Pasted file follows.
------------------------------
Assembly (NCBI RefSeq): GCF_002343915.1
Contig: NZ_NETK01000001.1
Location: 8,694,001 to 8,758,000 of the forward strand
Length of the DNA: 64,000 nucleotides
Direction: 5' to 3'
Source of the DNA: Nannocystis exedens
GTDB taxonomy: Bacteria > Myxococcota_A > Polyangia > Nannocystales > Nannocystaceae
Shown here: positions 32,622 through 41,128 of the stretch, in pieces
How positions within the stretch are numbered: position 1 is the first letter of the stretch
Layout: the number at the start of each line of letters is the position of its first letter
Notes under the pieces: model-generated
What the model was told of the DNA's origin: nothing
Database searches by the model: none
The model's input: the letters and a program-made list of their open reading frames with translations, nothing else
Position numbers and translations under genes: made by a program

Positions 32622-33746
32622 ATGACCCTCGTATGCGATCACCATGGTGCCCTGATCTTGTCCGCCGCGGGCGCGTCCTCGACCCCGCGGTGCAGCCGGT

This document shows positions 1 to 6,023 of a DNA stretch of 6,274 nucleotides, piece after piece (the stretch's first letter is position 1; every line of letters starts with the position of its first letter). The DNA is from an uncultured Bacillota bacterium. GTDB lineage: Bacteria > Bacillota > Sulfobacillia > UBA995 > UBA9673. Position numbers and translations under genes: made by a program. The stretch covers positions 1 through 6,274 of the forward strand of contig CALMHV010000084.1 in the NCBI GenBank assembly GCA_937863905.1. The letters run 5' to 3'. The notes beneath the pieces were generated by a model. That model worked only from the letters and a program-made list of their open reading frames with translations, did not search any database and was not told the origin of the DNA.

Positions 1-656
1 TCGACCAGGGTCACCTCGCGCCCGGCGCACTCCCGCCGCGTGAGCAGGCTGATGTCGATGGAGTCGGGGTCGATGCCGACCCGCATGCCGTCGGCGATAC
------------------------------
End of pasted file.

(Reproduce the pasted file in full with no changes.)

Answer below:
Assembly (NCBI RefSeq): GCF_002343915.1
Contig: NZ_NETK01000001.1
Location: 8,694,001 to 8,758,000 of the forward strand
Length of the DNA: 64,000 nucleotides
Direction: 5' to 3'
Source of the DNA: Nannocystis exedens
GTDB taxonomy: Bacteria > Myxococcota_A > Polyangia > Nannocystales > Nannocystaceae
Shown here: positions 32,622 through 41,128 of the stretch, in pieces
How positions within the stretch are numbered: position 1 is the first letter of the stretch
Layout: the number at the start of each line of letters is the position of its first letter
Notes under the pieces: model-generated
What the model was told of the DNA's origin: nothing
Database searches by the model: none
The model's input: the letters and a program-made list of their open reading frames with translations, nothing else
Position numbers and translations under genes: made by a program

Positions 32622-33746
32622 ATGACCCTCGTATGCGATCACCATGGTGCCCTGATCTTGTCCGCCGCGGGCGCGTCCTCGACCCCGCGGTGCAGCCGGT

This document shows positions 1 to 6,023 of a DNA stretch of 6,274 nucleotides, piece after piece (the stretch's first letter is position 1; every line of letters starts with the position of its first letter). The DNA is from an uncultured Bacillota bacterium. GTDB lineage: Bacteria > Bacillota > Sulfobacillia > UBA995 > UBA9673. Position numbers and translations under genes: made by a program. The stretch covers positions 1 through 6,274 of the forward strand of contig CALMHV010000084.1 in the NCBI GenBank assembly GCA_937863905.1. The letters run 5' to 3'. The notes beneath the pieces were generated by a model. That model worked only from the letters and a program-made list of their open reading frames with translations, did not search any database and was not told the origin of the DNA.

Positions 1-656
1 TCGACCAGGGTCACCTCGCGCCCGGCGCACTCCCGCCGCGTGAGCAGGCTGATGTCGATGGAGTCGGGGTCGATGCCGACCCGCATGCCGTCGGCGATAC